US ambassador asks Aussies to stop pirating Game of Thrones

About The Author

CNET Editor

Nic Healey can usually be found on a couch muttering about aspect ratios and 7.1 channel sound - which is helpful given that he's the home entertainment guy at CNET.

We've known for a while that we, as Australians, have a bad habit when it comes to pirating Game of Thrones. (Bad enough to make us the third worst offender in the world when it comes to torrenting the popular show). What we didn't know is that it might spark a diplomatic incident.

What would Jon Snow do?
(Credit: HBO)

Spotted by Gizmodo, Jeffrey Bleich, the US ambassador to Australia has used his official Facebook page to call out Australia for its piracy problem, specifically in regards to Game of Thrones.

As the ambassador here in Australia, it was especially troubling to find out that Australian fans were some of the worst offenders with among the highest piracy rates of Game of Thrones in the world.

He made the comments on 23 April to mark the 17th annual UN World Book and Copyright Day. And also, we assume, because he seems to be a very dedicated GoT fan.

I realise that fans of Game of Thrones who have used illegal file-sharing sites have reasons. They will say it was much easier to access through these sites, or that they got frustrated by the delay in the first season, or their parents wouldn't pay for a subscription, or they will complain about some other issue with copyright laws. But none of those reasons is an excuse — stealing is stealing.

In fairness, the recent news that Quickflix will have GoT within hours of it airing in the US does seem to indicate that Australians have fewer and fewer excuses to take the illegal route when it comes to keeping up with the politics of Westeros.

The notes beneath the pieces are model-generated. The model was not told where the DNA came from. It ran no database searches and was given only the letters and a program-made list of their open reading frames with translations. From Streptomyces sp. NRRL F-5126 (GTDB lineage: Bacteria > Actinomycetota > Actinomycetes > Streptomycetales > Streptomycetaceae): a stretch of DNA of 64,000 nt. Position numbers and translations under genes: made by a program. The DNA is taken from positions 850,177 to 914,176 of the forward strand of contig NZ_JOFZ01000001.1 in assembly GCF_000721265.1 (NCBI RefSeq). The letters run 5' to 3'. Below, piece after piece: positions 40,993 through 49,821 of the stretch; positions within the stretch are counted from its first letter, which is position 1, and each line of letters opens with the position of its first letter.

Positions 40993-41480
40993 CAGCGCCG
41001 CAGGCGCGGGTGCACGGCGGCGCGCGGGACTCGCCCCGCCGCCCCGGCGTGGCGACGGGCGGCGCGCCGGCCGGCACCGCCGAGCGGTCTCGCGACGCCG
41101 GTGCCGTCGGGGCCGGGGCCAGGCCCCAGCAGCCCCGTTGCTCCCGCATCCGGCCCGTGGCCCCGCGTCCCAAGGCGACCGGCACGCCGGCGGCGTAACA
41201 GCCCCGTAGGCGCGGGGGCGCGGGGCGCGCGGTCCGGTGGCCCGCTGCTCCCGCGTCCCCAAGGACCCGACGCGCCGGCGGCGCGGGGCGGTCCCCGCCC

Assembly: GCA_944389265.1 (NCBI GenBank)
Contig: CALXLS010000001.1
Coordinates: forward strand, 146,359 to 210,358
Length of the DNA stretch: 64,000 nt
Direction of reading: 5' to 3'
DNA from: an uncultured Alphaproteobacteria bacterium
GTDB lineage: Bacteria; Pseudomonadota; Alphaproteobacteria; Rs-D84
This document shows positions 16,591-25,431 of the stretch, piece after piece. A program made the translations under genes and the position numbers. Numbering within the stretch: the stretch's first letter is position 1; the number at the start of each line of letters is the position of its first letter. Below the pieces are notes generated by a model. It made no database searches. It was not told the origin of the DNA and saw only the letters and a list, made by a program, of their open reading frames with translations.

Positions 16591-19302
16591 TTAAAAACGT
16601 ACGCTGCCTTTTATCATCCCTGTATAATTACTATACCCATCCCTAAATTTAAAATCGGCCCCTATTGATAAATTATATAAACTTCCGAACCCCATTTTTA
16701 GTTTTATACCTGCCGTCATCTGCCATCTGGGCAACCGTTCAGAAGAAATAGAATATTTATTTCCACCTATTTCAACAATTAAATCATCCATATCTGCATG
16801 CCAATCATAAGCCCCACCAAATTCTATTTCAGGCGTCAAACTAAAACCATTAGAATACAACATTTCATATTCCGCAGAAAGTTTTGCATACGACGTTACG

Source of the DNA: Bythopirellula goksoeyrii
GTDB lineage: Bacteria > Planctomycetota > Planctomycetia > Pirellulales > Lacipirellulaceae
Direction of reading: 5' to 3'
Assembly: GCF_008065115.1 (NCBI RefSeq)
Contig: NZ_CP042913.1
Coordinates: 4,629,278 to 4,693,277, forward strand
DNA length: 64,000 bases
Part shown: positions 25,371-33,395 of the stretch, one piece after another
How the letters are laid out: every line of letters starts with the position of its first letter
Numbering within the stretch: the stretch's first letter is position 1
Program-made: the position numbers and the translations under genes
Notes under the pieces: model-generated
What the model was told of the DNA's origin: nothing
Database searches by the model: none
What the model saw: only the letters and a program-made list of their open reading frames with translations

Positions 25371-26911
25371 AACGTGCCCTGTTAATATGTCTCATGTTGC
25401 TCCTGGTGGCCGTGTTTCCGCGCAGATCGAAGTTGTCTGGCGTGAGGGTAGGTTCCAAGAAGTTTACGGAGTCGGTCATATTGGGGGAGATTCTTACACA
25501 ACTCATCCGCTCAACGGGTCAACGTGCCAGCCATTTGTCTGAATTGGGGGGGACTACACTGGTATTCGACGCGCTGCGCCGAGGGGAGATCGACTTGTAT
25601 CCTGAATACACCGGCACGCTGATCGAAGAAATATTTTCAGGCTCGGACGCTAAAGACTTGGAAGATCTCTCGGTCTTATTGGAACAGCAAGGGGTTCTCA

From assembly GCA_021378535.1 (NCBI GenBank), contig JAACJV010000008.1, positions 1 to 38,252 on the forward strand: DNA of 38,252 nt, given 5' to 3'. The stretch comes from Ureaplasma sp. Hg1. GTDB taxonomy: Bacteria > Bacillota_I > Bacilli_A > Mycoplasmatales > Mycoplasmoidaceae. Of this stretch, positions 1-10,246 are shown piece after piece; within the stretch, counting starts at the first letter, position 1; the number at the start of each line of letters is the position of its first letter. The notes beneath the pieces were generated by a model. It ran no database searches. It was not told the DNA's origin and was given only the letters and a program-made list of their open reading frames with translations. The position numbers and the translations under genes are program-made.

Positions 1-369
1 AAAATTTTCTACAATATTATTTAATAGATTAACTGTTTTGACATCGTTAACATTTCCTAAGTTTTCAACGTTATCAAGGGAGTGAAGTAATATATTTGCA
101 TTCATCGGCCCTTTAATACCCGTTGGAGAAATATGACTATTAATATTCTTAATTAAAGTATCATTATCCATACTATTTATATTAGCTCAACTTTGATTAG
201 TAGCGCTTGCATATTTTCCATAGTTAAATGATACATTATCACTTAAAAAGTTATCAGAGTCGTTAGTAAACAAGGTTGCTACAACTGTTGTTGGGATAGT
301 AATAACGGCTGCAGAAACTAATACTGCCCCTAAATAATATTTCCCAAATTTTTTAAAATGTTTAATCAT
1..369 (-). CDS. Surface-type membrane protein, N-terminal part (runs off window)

Add Your Comment 10

Post comment as

GavinF posted a comment   

It is not illegal to download and copy a TV show in Australia.
It is illegal to do it only if it is done for profit.


GavinF posted a reply   

I am also guessing that he doesn't know how poor the QuickFlix service is. If Quickflix was half as good as Netflix I would be a subscriber but unfortunately I have tried the X-Box trial and witin a day I knew I would never use it and cancelled the trial before the first week was up.


TomH5 posted a comment   

The Americans tried this on the Thais when I was working in Thailand a few years ago. That Thais said fair enough when you stop subsidising your rice Which affects our rice sales, then we will stop pirating cassettes, This septicts said that's nothing to do with music the Thais said well send the guy over who can talk to us about rice and we'll talk to you about music


StolenIdentity posted a comment   

Sure, I'll stop pirating GoT. When winter comes...


SteveB5 posted a comment   

The use of fire was already known to humans, but withdrawn by Zeus. Prometheus, however stole back fire and restored it to humanity .In this version like the myth angered by the US ambassador to Australia who would keep that fire for him selves and it comes.......:)


bblackmoor posted a comment   
United States


ClaudioM posted a comment   

When you steal a CD, you take ~10 cents for the CD, ~45 cents for the CD case, and a few more cents for the paper inside, and the artist doesn't get paid.

When you pirate a movie, you take anywhere from 10$ to 45$ that goes towards the paychecks of every single person listed in the the credits, except now that number can be multiplied by the hundreds and thousands because of the "there's nothing physically being stolen!" illogic that is often applied. So no, pirating is not any better then shoplifting, in fact it's much worse, and it IS stealing.


JamesF4 posted a comment   

Well, mr ambassador, we want a better deal on getting content. Make it happen, then we'll talk.


JohnM11 posted a comment   



KenW3 posted a comment   

Stealing may be stealing, but it is not pirating, for christs' sake!!!

Sponsored Links

Recently Viewed Products